Look for excess capacity everywhere and put it to good use

The need to drive doesn’t mean you have to own a car. From infrastructure to the Internet, let’s get more out of what we already have.

9
Listen to your ecosystem

Be your own safari guide through the biodiversity of New York City and learn how ecology and urban systems compete and cooperate.

10
Support a diverse economy

A healthy urban economy should include making stuff right here in New York City.

11
Enliven schools to engage children

Good architecture and quality design can make learning appealing and fun.

12

13
Let the city tell you its stories

Investigating the history behind our city’s forgotten structures and spaces helps us appreciate how the city is made.

14
Use theater to investigate issues of neighborhood change and development

Find creative, accessible and non-partisan ways shed light on complex dynamics between citizens, the private sector and the city.

15
Look at the city through the lens of food

Our city is shaped by food culture and complex infrastructure that supplies, processes, distributes, stores and removes the waste of what we eat. Understand and improve those systems to create a healthy, resilient, sustainable urban environment.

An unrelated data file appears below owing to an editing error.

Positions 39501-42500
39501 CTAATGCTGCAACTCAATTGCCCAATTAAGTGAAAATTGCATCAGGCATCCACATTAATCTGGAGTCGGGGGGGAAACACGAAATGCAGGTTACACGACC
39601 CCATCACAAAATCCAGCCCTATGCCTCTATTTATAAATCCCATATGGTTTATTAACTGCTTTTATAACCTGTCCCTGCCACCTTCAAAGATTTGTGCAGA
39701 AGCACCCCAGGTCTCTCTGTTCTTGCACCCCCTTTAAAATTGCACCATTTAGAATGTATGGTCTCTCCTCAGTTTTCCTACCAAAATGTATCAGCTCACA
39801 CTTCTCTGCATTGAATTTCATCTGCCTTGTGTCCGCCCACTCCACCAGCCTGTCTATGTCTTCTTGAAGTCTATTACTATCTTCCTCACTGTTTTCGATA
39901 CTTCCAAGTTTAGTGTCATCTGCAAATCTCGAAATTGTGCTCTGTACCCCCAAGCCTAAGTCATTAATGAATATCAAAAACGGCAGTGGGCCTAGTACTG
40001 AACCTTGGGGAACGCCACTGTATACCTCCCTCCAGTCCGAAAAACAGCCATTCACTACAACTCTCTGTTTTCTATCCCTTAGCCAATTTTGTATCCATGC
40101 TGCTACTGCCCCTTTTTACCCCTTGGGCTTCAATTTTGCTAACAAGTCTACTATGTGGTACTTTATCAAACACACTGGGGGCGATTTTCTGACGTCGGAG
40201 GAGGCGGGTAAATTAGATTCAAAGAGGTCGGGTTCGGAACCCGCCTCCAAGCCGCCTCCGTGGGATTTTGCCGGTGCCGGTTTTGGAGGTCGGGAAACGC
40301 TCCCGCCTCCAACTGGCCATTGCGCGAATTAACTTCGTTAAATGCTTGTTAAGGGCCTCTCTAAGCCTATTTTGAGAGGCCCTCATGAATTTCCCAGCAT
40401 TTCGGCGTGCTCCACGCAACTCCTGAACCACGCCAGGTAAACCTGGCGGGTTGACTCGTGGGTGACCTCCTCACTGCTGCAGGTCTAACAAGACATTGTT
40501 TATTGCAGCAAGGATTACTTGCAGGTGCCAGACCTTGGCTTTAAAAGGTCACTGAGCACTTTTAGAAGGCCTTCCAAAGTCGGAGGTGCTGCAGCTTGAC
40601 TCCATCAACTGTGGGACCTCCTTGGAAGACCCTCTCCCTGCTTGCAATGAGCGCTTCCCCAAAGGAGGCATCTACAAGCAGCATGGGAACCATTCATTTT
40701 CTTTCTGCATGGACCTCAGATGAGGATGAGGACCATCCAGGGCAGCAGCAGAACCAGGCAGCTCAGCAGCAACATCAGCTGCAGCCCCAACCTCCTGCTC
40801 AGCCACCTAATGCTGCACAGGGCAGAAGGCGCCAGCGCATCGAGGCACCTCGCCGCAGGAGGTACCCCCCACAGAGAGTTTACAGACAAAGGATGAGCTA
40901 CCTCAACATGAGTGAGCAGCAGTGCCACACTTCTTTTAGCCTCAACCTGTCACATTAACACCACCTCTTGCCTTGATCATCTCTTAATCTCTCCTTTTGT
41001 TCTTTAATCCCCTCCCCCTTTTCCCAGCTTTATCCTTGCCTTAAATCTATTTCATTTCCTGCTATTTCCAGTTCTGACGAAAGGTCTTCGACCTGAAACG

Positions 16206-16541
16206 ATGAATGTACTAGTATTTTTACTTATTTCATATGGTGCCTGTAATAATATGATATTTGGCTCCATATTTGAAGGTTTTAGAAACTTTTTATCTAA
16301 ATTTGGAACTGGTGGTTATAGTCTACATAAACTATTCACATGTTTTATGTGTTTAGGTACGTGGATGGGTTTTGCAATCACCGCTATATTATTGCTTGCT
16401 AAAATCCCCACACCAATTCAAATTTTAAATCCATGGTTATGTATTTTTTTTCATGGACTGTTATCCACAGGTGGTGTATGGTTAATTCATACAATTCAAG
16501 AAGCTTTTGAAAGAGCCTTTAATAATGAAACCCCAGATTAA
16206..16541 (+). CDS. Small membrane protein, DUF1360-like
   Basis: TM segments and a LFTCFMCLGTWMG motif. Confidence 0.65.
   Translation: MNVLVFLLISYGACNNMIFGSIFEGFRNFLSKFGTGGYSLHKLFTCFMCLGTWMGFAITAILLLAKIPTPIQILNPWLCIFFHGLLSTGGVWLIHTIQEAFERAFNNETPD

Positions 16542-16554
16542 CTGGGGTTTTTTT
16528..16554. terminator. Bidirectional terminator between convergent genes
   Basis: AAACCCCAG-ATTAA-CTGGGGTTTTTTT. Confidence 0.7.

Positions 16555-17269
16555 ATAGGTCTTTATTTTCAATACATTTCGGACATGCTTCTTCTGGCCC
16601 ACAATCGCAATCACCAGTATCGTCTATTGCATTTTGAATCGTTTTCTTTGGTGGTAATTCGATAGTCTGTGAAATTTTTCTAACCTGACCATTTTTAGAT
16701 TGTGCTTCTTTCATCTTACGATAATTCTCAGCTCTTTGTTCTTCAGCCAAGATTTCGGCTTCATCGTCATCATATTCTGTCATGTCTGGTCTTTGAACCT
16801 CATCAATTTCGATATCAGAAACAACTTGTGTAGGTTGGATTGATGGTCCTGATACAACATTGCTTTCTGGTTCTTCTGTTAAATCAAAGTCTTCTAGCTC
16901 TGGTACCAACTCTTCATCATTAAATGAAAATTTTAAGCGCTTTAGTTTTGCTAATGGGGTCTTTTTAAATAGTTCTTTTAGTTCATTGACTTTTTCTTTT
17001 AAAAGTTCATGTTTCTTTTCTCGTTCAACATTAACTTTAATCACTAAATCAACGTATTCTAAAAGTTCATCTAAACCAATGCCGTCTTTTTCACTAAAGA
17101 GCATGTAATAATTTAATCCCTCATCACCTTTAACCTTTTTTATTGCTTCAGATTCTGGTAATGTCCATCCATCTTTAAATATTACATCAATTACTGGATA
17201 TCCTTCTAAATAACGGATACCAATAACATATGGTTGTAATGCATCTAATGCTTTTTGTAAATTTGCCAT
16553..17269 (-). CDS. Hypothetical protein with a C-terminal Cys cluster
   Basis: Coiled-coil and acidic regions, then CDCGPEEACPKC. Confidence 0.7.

16
Make rules and regulations easy to understand

Convoluted and incomprehensible laws can lead to excessive or undeserved fines and punishments. Let’s make it easier to understand our rights and responsibilities.

17
Take care of nature wherever nature is found

Forests and wilderness aren’t the only natural environments that need care-taking. Urban environmentalism allows you to cross the divide between the rural and the urban.

18
Encourage the private sector to create public amenities

Public space isn’t developed by the city alone. Let’s make it more appealing for developers to build spaces for shared use and enjoyment.

19

20
Reconsider where, how and with whom we work

Mobile technologies and flexible workspaces might mean it’s time to reinvent the office.

21
Harness renewable energy from the tides, not just the sun and the wind

Use the city’s waterways for more than recreation and industry. Tap into this natural resource for a predictable, invisible source of energy generation.

22
Use the city as a classroom

Encourage children to rethink the city they see every day and imagine ways to make it better.

23
Make our city's systems visible to increase understanding of how they work